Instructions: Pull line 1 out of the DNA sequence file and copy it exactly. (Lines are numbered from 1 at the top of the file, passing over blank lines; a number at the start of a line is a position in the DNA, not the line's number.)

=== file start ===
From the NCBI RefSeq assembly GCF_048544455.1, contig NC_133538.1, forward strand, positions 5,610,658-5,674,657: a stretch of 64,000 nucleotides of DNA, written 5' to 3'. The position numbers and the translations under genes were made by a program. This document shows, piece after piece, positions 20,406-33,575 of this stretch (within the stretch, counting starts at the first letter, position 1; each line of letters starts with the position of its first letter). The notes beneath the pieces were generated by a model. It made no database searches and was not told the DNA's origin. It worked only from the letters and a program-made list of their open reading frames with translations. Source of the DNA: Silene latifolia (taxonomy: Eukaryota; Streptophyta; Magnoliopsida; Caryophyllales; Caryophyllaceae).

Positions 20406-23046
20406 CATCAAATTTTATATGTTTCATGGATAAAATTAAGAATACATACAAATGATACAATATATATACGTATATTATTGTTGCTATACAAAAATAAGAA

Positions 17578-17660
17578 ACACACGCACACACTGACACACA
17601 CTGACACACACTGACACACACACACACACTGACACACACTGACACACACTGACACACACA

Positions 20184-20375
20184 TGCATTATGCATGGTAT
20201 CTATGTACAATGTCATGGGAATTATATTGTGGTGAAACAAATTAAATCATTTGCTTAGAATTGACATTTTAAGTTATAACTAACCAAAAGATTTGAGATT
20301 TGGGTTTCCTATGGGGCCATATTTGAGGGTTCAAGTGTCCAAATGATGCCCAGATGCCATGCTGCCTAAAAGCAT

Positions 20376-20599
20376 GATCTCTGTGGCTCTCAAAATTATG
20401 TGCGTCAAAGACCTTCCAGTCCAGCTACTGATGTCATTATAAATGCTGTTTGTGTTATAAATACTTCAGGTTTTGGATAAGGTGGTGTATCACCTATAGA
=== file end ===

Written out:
From the NCBI RefSeq assembly GCF_048544455.1, contig NC_133538.1, forward strand, positions 5,610,658-5,674,657: a stretch of 64,000 nucleotides of DNA, written 5' to 3'. The position numbers and the translations under genes were made by a program. This document shows, piece after piece, positions 20,406-33,575 of this stretch (within the stretch, counting starts at the first letter, position 1; each line of letters starts with the position of its first letter). The notes beneath the pieces were generated by a model. It made no database searches and was not told the DNA's origin. It worked only from the letters and a program-made list of their open reading frames with translations. Source of the DNA: Silene latifolia (taxonomy: Eukaryota; Streptophyta; Magnoliopsida; Caryophyllales; Caryophyllaceae).